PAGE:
The sheriff’s department says that at about 3:15 p.m. local time two deputies tried to stop Kizzee, who was riding a bicycle “in violation of vehicle codes.” When they approached him, he got off the bicycle and ran.
Sheriff’s Lt. Brandon Dean told reporters that deputies caught up to the suspect about a block away, and when they approached him, the man punched one of the deputies in the face and dropped items of clothing he had been carrying.
It was at that point deputies “noticed that inside the clothing items he dropped was a black semiautomatic handgun,” and that’s when both deputies opened fire, shooting the man several times, Dean said. Investigators recovered a handgun from the scene.
The man, later identified by the Los Angeles County Medical Examiner-Coroner’s Office as Kizzee, was pronounced dead at the scene; an autopsy is scheduled for Tuesday. Neither deputy was injured, Dean said.
Activist Najee Ali, who is representing the family as is attorney Ben Crump, denies that Kizzee was a threat at the time of the shooting. “Being in possession of a gun, but actually using a gun, having it in your hands are two different things,” Ali said, adding “he did not point the gun” at officers.
The family is calling for Sheriff Alex Villanueva to release names of the deputies and for their “arrest and criminal prosecution,” as well as body cameras to be implemented throughout the force.
“I’m sad and mad at the same time,” Kizzee’s aunt Fletcher Fair said in a news conference. “This is not America. This is ridiculous. I don’t know what, what kind of society … We are human. I don’t give a damn what race you are. We are human beings.”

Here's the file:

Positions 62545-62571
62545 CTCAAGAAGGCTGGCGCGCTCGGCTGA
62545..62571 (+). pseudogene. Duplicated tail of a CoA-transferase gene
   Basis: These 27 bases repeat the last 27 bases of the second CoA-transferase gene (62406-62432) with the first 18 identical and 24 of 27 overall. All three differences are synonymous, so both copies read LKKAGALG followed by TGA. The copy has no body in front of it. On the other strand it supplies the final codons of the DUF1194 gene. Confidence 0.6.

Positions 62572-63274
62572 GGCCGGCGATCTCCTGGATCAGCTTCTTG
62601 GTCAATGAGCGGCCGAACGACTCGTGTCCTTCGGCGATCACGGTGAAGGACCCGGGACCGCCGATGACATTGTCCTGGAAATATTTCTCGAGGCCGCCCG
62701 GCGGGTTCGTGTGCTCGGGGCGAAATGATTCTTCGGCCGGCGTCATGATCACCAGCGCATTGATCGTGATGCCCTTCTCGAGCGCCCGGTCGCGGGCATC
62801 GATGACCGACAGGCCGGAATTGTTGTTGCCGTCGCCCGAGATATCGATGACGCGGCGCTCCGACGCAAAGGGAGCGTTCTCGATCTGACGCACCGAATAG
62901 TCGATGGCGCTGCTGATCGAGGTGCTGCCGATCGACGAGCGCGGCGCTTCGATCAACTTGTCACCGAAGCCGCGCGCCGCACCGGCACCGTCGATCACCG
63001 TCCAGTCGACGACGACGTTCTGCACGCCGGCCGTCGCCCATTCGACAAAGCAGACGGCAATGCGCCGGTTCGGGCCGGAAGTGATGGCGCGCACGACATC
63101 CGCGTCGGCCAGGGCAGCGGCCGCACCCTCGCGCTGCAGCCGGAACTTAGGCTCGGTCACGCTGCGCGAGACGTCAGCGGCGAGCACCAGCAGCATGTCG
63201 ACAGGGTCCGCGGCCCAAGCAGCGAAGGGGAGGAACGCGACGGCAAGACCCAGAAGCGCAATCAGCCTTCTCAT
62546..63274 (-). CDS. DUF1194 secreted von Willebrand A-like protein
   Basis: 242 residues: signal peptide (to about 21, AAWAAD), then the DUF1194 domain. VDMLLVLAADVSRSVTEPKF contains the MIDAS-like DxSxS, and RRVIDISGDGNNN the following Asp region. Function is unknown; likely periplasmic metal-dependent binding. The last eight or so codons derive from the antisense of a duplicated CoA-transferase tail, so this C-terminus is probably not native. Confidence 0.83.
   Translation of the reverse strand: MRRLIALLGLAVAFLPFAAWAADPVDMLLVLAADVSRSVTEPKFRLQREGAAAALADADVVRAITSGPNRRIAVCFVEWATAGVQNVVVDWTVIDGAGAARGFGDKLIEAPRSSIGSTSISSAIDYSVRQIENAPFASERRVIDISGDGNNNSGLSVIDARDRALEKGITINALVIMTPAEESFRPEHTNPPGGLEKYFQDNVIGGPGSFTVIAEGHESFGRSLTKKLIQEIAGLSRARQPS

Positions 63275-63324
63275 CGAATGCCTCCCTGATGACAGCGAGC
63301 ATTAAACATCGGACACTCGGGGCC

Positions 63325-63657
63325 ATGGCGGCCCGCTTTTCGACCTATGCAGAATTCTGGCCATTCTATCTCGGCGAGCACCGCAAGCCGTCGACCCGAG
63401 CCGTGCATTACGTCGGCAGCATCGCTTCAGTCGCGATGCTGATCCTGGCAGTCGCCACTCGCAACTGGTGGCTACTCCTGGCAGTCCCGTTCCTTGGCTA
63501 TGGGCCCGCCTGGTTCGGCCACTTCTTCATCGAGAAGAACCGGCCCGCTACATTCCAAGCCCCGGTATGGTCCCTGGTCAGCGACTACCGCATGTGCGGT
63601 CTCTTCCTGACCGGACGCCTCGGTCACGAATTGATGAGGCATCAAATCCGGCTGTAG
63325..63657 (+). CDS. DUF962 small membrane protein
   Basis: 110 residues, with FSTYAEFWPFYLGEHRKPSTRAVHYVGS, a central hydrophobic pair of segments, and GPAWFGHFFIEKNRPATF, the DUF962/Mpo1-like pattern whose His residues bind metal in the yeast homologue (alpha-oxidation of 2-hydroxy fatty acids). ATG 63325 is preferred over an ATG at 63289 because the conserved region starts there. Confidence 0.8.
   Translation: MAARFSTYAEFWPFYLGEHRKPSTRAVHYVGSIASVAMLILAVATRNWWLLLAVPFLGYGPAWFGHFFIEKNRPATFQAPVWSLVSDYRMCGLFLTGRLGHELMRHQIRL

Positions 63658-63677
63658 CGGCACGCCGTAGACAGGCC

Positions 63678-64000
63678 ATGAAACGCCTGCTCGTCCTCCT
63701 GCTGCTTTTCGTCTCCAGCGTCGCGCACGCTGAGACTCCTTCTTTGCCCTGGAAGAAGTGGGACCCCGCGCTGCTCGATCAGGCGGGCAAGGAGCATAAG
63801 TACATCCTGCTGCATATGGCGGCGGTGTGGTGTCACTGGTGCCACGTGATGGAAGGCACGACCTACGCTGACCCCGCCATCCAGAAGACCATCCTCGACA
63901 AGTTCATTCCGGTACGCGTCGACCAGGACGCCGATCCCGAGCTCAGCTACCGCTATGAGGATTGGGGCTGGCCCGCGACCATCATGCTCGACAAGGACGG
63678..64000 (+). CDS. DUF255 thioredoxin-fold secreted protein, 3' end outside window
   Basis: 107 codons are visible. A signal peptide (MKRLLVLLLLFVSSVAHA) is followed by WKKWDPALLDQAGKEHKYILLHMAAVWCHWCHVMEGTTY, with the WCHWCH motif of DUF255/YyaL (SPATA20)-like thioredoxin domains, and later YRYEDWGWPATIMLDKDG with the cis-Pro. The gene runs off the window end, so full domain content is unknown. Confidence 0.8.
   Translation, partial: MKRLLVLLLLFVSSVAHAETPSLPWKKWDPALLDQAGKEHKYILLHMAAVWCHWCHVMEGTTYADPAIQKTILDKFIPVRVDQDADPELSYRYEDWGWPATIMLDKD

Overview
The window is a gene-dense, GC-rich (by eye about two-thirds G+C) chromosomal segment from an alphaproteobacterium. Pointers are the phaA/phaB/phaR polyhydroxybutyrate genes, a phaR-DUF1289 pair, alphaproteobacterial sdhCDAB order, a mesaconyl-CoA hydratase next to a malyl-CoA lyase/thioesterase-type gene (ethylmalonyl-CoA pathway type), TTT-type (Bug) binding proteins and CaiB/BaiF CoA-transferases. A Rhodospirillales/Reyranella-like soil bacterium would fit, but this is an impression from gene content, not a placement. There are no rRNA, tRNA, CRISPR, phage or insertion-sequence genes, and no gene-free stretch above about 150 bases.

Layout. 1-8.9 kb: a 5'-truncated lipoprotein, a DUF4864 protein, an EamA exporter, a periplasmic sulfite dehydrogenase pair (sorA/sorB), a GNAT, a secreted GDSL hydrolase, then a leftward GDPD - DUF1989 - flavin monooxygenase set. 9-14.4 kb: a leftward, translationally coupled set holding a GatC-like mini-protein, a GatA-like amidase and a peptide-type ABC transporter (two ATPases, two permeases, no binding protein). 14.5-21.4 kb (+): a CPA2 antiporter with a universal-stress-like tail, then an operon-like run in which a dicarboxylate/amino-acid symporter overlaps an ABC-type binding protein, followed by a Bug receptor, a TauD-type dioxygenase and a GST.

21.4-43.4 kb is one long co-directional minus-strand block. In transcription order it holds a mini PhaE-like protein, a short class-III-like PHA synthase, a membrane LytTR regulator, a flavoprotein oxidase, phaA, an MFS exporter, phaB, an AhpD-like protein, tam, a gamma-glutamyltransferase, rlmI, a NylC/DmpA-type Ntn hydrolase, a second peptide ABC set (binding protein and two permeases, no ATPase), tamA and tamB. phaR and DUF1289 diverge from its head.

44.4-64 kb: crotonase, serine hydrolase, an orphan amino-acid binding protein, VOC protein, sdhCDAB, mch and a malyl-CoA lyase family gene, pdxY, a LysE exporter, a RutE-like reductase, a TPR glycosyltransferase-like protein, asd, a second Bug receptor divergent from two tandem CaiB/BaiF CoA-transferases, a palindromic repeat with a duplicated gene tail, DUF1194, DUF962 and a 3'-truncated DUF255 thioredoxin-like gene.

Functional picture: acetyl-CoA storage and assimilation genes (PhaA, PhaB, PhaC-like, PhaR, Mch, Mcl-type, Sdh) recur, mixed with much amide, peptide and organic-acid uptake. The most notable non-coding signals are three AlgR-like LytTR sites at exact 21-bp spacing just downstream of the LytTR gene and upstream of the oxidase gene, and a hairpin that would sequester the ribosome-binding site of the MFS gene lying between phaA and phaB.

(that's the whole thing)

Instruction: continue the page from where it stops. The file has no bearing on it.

The District Attorney’s Office and Office of the Inspector General are assisting in the investigation.
Police not wearing body cameras
Villanueva has estimated that it will take about 18 months to fully implement them.
LA sheriff’s department under fire in another deputy-involved shooting this summer
Monday’s shooting comes two and a half months after another Los Angeles shooting under scrutiny.
Tuesday, Guardado’s parents filed a wrongful death lawsuit against the department and deputies, claiming the men used excessive force against their son.
His parents allege that Guardado never posed a risk to deputies or anyone else. The sheriff’s department did not immediately respond to a request for comment.
Sheriff’s Capt. Kurt Wegener said at the time that Guardado “reportedly looked toward the deputies” and “produced a handgun” before running down the driveway of the business. The deputies pursued Guardado and caught up to him at the rear of the business, where one deputy fired six bullets, Wegener said.
An independent autopsy ordered by Guardado’s family found the teen was shot five times in the back; the Los Angeles County Coroner’s Office came to the same conclusion, and Guardado’s manner of death was certified a homicide.
CNN’s Braden Walker and Jenn Selva contributed to this report.